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Our approach and philosophy on strategy

A successful process heavily relies on having great people in the right roles and their willingness to understand and agree on the following:

  • Purpose - Why do we exist as an organization? What do we want to accomplish? What will make us proud?
  • Culture - defining how the individuals we lead and other key stakeholders perceive the norms and expectations in the workplace.
  • Current state - defining exactly what we will be rewarded for (incentives) and how we are expected to behave as we meet our goals (behavioral expectations).
  • Outcomes - what are our goals and how will we measure success.

To do this well leaders must first understand themselves, question their own assumptions about what will or will not work and finally, arrive at a new self-conception that aligns with their new goals. In other words, determine how do we need to see ourselves differently and what needs to change to accomplish our goals.

A critical corner stone for building a solid strategy is clarity of purpose (what will make us proud). The conversations and thought that goes into this dialogue will establish a common ground to insure alignment. When added to vision (ideal future state 3-5 years out) and the mission (why we exist) will provide an organization a beacon to help guide the work, set priorities, establish outcomes and realign when needed. The process also creates accountability for individuals and the group as a whole.

We use the Organization Culture Survey designed to measure how people feel about the norms and expectations in their workplace. It provides us a baseline to understand how people compare their culture to superior performing cultures. It is a mechanism used to measure progress over time, identifies areas for change and helps to create a more integrated implementation plan.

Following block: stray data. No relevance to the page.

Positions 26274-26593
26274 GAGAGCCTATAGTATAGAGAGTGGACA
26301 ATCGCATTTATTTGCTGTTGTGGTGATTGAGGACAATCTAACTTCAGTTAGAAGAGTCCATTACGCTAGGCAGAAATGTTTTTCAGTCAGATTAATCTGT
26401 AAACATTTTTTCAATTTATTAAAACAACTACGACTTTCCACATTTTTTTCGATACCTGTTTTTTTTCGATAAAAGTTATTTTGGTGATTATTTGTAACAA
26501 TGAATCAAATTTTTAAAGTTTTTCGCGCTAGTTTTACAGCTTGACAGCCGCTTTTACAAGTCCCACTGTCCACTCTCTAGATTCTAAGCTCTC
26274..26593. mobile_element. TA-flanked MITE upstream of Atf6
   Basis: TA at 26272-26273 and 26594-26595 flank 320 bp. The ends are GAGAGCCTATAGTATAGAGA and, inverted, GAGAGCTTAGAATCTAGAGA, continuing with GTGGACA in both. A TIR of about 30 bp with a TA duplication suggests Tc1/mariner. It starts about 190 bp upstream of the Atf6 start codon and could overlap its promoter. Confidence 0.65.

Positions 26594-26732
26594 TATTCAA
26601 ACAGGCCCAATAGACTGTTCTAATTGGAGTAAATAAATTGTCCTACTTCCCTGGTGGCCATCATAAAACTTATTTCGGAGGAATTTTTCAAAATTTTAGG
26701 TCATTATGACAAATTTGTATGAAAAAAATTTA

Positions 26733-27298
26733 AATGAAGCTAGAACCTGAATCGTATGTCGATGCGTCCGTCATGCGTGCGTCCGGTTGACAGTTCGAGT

Typically culture is overlooked and strategic implementations fail because no one paid attention to the realities of the culture, norms and expectations. These areas are integral to the planning process.

Current State
This part of the process focuses on gaining a unified understanding and agreement on the current state. The understandings and agreements greatly help to clarify and build a foundation to move ahead.

Some of the key questions we ask are as follows:

  • What is wrong with the way things are now?
  • What are the key issues/concerns that we are trying to fix?
  • Why bother changing the structure?
  • What are the business drivers that make us think we need to change?
  • What will happen if we do nothing?

By asking these questions we are creating the reason AND commitment for change. This dialogue helps to air a variety of viewpoints on the reality of their current state. We also use data to help support our current state understanding.

Outcomes/Results and Goals
Given our agreed upon issues, culture, purpose we then focus on defining the specific outcomes and strategic levers that will clarify the organization’s direction. Goals are defined by what we aim for. The outcomes are what we attain by reaching our goals. In other words, outcomes are our measures of success. Most planning processes focus on the activity, or the things people do in order to get to the outcomes. We focus primarily on the outcomes because those are what we are measured by.

Implementation Development
Every step of the way we are creating implementation plans that start the integration strategy process. The initial high-level implementation plan is created by the leadership team and then soon after, fully developed by the rest of the organization/division/department.

The implementation process consists of answering the following questions:

  • What are the mission critical issues we will address?
  • What are the mission critical outcomes (and goals) we want to attain?
  • What are the key agreements or milestones that we must reach in order to attain our outcomes?
The focus here is on integration of strategic outcomes, AKA constant refocusing on implementing the agreed upon plan. This may look like monthly leadership team meetings where we integrate the "key results/agreements" from the implementation plan into the agendas. It also may be a quarterly strategy meeting taking inventory of successes and refocus on strategic outcomes.(Sample questions are, "How are we doing? "What have we accomplished from our plan? "Where do we need to go from here?"